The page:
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Guest Essay by Paul Downey, Chair of the California Commission on Aging, and President and CEO of Serving Seniors (San Diego, CA)

With the growing number of seniors in California, the Assembly Budget Subcommittee on Health and Human Services recently held a hearing to discuss an increase in funding for senior nutrition programs. There are more than 7.6 million Californians over the age of 60 and 8.6 percent have incomes below the federal poverty level.

I see the faces of seniors living in poverty every single day. At Serving Seniors, the largest provider of senior services in San Diego County, 85 percent of our clients live on $850 per month. Many of our seniors have to choose between food, rent and medication. Our nutrition program, like many throughout the state, provides a critical safety net for the most vulnerable seniors.

However, flat state and federal funding allows for only a small population of seniors living in poverty to be served. Currently, only 3 percent of eligible seniors receive home delivered or congregate meals. About six years ago, California was at the forefront of overmatching federal funds for senior nutrition programs. Today, budgetary shortfalls have eliminated the overmatch, and most communities in California have waiting lists for home delivered meals.

The Assembly Subcommittee is considering a $5.4 million budget augmentation for senior nutrition funding. This investment will save the state millions of dollars. Malnourished seniors take more medication, have higher rates of chronic medical conditions, and are more likely to fall and break bones. They also have hospital stays twice as long as well-nourished patients. Senior nutrition programs, especially home delivered meals, help people stay in their homes instead of a nursing home. It is estimated that the increase of $5.4 million dollars could save the state $61 million per year in reduced nursing home costs.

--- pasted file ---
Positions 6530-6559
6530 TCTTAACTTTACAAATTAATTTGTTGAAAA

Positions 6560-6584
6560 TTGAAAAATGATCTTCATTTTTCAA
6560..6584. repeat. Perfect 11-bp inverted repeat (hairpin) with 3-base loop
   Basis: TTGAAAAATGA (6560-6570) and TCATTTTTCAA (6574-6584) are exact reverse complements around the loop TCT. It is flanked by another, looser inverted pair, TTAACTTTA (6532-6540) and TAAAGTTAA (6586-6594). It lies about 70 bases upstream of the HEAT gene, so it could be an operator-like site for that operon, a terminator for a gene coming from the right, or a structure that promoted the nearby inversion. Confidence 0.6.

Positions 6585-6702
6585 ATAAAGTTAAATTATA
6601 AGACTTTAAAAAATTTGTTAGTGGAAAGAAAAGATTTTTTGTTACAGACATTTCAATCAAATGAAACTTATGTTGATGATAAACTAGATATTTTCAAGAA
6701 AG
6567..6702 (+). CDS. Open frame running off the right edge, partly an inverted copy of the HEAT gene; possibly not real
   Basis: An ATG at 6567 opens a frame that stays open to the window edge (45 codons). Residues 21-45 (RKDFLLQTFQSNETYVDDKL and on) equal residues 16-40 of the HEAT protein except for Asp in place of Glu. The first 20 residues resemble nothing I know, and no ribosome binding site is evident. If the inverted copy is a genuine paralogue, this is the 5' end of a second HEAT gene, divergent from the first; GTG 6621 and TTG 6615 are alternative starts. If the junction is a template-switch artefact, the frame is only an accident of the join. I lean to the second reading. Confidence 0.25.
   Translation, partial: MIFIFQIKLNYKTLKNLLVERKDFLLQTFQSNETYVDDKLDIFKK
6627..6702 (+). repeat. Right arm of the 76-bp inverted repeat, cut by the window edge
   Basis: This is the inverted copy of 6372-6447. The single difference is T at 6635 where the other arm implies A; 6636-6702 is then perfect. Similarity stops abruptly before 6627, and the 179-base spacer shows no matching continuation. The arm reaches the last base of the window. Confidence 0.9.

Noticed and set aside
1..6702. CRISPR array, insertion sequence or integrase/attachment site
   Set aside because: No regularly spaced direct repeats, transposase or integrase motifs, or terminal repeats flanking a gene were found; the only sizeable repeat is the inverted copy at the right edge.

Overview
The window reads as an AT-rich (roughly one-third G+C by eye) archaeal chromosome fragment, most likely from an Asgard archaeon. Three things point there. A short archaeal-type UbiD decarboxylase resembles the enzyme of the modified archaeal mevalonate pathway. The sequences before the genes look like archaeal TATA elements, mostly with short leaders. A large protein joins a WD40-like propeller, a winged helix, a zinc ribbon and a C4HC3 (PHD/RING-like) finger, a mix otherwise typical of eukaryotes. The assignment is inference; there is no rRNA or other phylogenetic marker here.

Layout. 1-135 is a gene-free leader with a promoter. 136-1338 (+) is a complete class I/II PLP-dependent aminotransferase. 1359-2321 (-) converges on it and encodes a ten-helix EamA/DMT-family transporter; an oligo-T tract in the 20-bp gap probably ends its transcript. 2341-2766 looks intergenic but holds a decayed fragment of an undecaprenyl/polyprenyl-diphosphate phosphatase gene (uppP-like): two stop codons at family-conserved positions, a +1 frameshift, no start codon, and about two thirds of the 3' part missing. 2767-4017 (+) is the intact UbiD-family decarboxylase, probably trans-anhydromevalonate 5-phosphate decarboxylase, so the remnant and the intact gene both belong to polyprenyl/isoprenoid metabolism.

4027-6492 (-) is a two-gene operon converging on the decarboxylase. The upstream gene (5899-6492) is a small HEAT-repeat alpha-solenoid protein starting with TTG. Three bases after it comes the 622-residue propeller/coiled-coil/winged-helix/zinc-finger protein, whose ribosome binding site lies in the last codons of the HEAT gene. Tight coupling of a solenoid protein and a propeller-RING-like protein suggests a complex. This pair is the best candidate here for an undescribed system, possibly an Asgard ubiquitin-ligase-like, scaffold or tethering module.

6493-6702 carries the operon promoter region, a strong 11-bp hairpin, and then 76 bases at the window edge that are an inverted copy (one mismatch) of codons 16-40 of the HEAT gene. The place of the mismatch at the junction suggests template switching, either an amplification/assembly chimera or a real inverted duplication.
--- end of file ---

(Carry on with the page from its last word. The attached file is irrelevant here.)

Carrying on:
For more than 20 years, I have witnessed first-hand how senior nutrition programs provide more than just food. Last month, Karen, one of Serving Seniors’ home-delivered meal drivers, brought a meal to one of our clients, a 77-year-old senior living on $942 a month in a single room occupancy hotel in downtown San Diego. Karen found him unresponsive and immediately called paramedics.

Thankfully, he turned out to be okay. Later, when I visited him he expressed his gratitude for Karen’s quick intervention; and also shared that the meals “are a godsend” and that Karen’s visits and positive attitude “lift his spirits.” This is one of the many reasons I advocate for our most vulnerable population.


  • Gary says:

    Great, heart-warming story.

  • Tracy Huddleson says:

    I don’t know the statistics on state support for low-income children in this way, but vulnerable seniors surely deserve as much consideration.

    • Marian Last says:

      Children’s Nutrition programs do exist under the United State Department of Agriculture (USDA) which are typically administered by local school districts and some Parks and Recreation programs. Breakfast, lunch and snacks are available. There appears to be an abundance of funds. Sadly, programs are underutilized. USDA reported that there was a decrease nationwide (10,000,000 approx.) in children’s meals served from April 2015 to March 2016.

  • Marian Last says:

    Bravo to all of efforts in advocating for all of us!!
    The domino effect of food insecurity on chronic health issues such as heart disease and depression are preventable. Senior meal programs in concert with other social service networks have had an enormous impact in helping seniors remain in their homes. Home delivered meals add that personal touch and intuition in observing the welfare of those we care for. Bottom line, these services prevent unnecessary or premature placement in facilities costing 10’s of thousands of public benefit dollars annually.

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